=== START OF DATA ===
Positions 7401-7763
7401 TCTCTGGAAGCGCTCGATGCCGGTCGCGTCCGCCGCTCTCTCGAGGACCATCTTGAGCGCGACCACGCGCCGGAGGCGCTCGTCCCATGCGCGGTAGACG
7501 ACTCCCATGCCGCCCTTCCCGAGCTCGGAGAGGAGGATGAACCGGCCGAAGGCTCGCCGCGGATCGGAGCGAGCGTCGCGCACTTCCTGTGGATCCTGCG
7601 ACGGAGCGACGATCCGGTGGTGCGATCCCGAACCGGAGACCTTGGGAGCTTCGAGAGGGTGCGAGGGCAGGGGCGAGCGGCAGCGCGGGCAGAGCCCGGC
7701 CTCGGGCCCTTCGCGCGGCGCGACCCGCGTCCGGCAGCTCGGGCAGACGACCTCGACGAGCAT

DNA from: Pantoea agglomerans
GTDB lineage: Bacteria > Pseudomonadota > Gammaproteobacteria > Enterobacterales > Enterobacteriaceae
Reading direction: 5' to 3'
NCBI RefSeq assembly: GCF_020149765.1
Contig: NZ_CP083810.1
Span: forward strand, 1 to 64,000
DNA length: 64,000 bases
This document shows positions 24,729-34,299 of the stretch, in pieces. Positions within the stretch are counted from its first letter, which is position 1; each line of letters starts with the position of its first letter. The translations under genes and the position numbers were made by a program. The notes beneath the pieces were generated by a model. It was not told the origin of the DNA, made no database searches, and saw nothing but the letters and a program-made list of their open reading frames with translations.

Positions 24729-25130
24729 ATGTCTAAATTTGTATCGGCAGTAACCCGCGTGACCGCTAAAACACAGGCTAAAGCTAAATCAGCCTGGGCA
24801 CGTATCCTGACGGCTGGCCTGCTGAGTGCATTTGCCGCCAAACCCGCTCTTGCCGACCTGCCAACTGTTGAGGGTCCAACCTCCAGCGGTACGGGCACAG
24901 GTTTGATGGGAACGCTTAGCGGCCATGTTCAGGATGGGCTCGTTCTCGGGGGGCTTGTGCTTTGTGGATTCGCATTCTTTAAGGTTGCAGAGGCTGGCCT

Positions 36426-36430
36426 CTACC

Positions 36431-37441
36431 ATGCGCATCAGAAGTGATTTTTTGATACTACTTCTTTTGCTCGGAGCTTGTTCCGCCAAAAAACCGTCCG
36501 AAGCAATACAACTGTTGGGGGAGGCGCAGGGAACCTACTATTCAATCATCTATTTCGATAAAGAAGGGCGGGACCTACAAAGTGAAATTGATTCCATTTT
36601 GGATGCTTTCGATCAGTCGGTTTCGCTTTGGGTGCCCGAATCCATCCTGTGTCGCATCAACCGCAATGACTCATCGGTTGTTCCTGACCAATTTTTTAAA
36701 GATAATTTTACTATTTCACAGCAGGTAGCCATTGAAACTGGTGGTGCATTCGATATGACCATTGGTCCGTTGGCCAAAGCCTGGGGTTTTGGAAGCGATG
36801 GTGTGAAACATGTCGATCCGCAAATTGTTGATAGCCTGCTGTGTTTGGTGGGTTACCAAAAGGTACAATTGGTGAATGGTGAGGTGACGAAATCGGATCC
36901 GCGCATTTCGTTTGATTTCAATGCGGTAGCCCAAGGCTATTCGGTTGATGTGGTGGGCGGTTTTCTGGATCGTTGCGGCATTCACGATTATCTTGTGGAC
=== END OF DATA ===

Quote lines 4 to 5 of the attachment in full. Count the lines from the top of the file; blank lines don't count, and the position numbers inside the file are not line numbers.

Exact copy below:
7601 ACGGAGCGACGATCCGGTGGTGCGATCCCGAACCGGAGACCTTGGGAGCTTCGAGAGGGTGCGAGGGCAGGGGCGAGCGGCAGCGCGGGCAGAGCCCGGC
7701 CTCGGGCCCTTCGCGCGGCGCGACCCGCGTCCGGCAGCTCGGGCAGACGACCTCGACGAGCAT